UR Pride hopes for guaranteed funding
Many groups and organizations on campus receive their money from tuition fees, which means their annual funding is guaranteed. That’s not the case for UR Pride, the University of Regina’s Centre for Sexuality and Gender Diversity. Instead, UR Pride receives its funding directly from the U of R student’s union, in a process requiring them to apply for money every year.
UR Pride hopes to change that this academic year, starting with a petition it hopes will help put the organization on the right track for stable funding.
“We need roughly 600 signatures,” said UR Pride executive director Lisa Smith. “The next step will be having the actual vote, and we’re hoping to do that in January, but it’s at the discretion of URSU.”
If the petition garners the compulsory number of signatures , Smith said it will be taken to the students’ union, which will then hold a referendum for students on campus to decide the fate of UR Pride’s funding. If students vote in favour of changing the organization’s funding, a small fee coming out of student tuition would be established. For full-time students, the fee would be $1.00, with the fee for part-time students half that
“As a non-profit organization, it’s very important to have stable funding,” Smith said. “Without stable funding, we have to reapply every year. Therefore, we have to worry about losing the money that we get, losing the programming that we do, and firing the person who works for us.”
Smith believes that, by eradicating the hassle to reapply for funding, the focus can be returned to where and how the money is spent.
“It will make sure everyone on URSU knows exactly what we do, so they are able to know that the money is going towards good things,” she explained. “The money [from funding] goes towards almost all the programming that we do. About a thousand goes to advertising, two thousand goes to events and providing a positive space, and about a thousand now currently goes to the Positive Space Network.”
Smith also explained that UR Pride spends money on informational resources for the students on campus, as well as safer-sex supplies. The resources are available for students and can be borrowed for research and casual purposes.
“We usually spend a thousand dollars towards resources, which goes towards the resource library,” Smith said. “It’s currently 1,500 books, articles, and pamphlets, which are open to students to come and see.”
UR Pride aims to host at least one event a month, including major ones like the Canadian University Queer Services Conference in 2012.
UR Pride, the university, and URSU are involved in hosting the event, which brings together campus queer services from across the nation. Smith said they have received grants for the event, so funding is not an issue. Other events that UR Pride host include Divas at the Owl, the annual drag show, and open mic nights.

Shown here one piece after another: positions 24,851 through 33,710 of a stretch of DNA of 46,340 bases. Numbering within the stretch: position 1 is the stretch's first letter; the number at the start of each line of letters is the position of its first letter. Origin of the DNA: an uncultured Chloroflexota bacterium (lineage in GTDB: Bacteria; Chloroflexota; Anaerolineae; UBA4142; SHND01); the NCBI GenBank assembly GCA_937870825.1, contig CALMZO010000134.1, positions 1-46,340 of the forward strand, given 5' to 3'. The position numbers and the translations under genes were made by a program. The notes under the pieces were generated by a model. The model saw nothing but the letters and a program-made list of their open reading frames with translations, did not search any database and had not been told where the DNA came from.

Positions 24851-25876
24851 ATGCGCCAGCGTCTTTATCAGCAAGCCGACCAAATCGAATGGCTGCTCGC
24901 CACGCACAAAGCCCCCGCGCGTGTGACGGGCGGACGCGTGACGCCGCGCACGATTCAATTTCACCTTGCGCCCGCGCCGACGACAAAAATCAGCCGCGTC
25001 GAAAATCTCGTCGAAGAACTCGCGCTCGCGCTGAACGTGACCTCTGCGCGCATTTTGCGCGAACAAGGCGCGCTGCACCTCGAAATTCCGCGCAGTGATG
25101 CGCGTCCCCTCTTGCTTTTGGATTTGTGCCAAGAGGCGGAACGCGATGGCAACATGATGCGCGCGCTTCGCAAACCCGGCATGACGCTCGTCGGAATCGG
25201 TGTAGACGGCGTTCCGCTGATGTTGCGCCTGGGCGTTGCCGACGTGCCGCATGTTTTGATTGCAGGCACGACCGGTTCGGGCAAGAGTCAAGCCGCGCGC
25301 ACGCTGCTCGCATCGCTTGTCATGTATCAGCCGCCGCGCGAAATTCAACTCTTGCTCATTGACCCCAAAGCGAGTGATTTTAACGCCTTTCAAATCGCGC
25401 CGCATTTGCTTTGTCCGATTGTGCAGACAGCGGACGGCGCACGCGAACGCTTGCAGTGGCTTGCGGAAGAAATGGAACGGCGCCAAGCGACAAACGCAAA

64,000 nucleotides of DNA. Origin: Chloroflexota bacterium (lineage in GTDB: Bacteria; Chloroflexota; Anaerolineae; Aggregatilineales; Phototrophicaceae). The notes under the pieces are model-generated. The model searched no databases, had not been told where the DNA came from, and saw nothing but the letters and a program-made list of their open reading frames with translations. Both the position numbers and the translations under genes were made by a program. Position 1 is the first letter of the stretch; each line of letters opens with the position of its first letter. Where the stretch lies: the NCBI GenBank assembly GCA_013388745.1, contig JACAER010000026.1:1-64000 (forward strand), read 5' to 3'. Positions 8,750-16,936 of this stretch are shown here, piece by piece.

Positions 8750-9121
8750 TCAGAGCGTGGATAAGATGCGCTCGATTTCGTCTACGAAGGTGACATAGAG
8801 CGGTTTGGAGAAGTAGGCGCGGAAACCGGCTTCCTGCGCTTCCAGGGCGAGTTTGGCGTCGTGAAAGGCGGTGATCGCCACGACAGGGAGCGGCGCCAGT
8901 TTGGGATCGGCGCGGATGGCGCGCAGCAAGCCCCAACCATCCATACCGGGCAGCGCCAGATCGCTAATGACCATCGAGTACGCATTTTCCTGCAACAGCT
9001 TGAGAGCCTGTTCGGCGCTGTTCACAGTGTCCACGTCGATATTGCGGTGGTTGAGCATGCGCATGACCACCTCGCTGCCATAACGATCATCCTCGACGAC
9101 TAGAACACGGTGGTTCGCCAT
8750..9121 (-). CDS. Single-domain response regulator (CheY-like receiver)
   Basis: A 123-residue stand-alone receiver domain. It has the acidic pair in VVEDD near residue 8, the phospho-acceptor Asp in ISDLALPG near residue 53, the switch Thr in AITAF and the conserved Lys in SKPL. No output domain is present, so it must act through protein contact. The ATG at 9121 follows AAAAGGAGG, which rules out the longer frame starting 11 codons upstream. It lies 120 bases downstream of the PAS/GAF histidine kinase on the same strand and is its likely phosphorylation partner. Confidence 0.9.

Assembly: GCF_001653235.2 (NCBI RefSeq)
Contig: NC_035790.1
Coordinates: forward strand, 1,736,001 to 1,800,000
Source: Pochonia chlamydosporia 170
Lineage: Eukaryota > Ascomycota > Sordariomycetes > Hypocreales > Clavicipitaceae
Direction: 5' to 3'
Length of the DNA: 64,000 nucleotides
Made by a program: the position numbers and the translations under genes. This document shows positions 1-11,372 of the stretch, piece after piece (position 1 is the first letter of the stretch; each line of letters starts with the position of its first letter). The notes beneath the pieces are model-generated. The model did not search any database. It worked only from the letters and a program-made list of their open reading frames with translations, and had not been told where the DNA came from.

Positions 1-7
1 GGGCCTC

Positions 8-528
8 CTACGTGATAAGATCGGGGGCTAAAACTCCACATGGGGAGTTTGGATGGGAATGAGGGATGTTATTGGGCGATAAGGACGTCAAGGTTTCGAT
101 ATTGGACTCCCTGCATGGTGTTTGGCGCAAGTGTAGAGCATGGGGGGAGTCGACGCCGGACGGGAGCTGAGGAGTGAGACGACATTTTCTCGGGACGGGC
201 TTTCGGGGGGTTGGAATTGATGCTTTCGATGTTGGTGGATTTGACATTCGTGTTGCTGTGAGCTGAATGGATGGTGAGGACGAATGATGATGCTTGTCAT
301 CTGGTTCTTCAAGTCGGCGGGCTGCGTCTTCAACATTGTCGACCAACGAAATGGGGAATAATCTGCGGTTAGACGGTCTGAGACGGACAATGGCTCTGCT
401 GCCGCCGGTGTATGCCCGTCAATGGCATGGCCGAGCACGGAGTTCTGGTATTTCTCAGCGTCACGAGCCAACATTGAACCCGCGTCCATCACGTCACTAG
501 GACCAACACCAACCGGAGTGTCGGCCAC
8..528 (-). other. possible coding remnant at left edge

Other parts of the UR Pride budget are allocated to hiring a full-time staff member to manage the range of services the organization provides, including counseling, advice, information, and peer support.
“Mostly, what we do is provide services and we need someone to provide services,” Smith said. “Last year, we had about 700 volunteer hours going towards what we do.”
Matthew Lensen, URSU LGBTI director, agrees that it should be necessary to have a secure method of funding for UR Pride.
“UR Pride currently receives a portion of their funding from URSU, which is granted on a year-to-year basis and never guaranteed,” Lensen explained. “Non-guaranteed funding means it would be extremely difficult for them to offer their services that benefit many students in the community and across campus.
“Thousands of LGBTQI university students across Canada, and millions worldwide, drop out of school due to harassment…and discrimination in classes and in the workplace,” Lensen said. “[Some] even commit suicide from the extremely tough situations they come across from family, peers, and everyday life.
“One of UR Pride’s main initiatives is to provide counseling, advice, information, and even just friendship to students of all genders, sexualities, and cultural backgrounds.”
Lensen also believes that protecting these services by establishing guaranteed funding would benefit the university community as a whole, not exclusively LGBTQI students.
“The guaranteed services will help students keep feeling safe and confident in their own bodies,” he said.